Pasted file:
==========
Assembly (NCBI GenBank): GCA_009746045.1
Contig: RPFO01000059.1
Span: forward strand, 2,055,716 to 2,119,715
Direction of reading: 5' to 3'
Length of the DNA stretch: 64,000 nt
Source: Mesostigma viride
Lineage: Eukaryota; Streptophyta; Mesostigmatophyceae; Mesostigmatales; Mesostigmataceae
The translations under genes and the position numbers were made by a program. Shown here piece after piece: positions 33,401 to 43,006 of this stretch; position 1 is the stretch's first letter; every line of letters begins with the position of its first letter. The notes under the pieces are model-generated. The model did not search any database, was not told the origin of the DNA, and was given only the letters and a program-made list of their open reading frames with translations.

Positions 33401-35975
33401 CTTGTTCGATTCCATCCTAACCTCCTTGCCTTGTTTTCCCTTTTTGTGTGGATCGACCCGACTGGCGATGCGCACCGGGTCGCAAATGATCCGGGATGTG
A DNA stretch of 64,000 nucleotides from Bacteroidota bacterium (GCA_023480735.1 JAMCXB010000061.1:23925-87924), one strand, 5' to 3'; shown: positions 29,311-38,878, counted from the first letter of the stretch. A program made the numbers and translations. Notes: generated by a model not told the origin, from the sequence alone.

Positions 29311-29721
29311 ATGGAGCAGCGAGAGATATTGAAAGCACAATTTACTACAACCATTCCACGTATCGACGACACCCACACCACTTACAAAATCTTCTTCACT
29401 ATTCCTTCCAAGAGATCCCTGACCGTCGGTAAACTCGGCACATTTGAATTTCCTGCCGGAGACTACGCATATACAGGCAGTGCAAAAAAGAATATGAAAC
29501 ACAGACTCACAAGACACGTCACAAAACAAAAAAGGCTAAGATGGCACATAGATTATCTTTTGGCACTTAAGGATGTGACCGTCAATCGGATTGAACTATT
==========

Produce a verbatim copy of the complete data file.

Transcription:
Assembly (NCBI GenBank): GCA_009746045.1
Contig: RPFO01000059.1
Span: forward strand, 2,055,716 to 2,119,715
Direction of reading: 5' to 3'
Length of the DNA stretch: 64,000 nt
Source: Mesostigma viride
Lineage: Eukaryota; Streptophyta; Mesostigmatophyceae; Mesostigmatales; Mesostigmataceae
The translations under genes and the position numbers were made by a program. Shown here piece after piece: positions 33,401 to 43,006 of this stretch; position 1 is the stretch's first letter; every line of letters begins with the position of its first letter. The notes under the pieces are model-generated. The model did not search any database, was not told the origin of the DNA, and was given only the letters and a program-made list of their open reading frames with translations.

Positions 33401-35975
33401 CTTGTTCGATTCCATCCTAACCTCCTTGCCTTGTTTTCCCTTTTTGTGTGGATCGACCCGACTGGCGATGCGCACCGGGTCGCAAATGATCCGGGATGTG
A DNA stretch of 64,000 nucleotides from Bacteroidota bacterium (GCA_023480735.1 JAMCXB010000061.1:23925-87924), one strand, 5' to 3'; shown: positions 29,311-38,878, counted from the first letter of the stretch. A program made the numbers and translations. Notes: generated by a model not told the origin, from the sequence alone.

Positions 29311-29721
29311 ATGGAGCAGCGAGAGATATTGAAAGCACAATTTACTACAACCATTCCACGTATCGACGACACCCACACCACTTACAAAATCTTCTTCACT
29401 ATTCCTTCCAAGAGATCCCTGACCGTCGGTAAACTCGGCACATTTGAATTTCCTGCCGGAGACTACGCATATACAGGCAGTGCAAAAAAGAATATGAAAC
29501 ACAGACTCACAAGACACGTCACAAAACAAAAAAGGCTAAGATGGCACATAGATTATCTTTTGGCACTTAAGGATGTGACCGTCAATCGGATTGAACTATT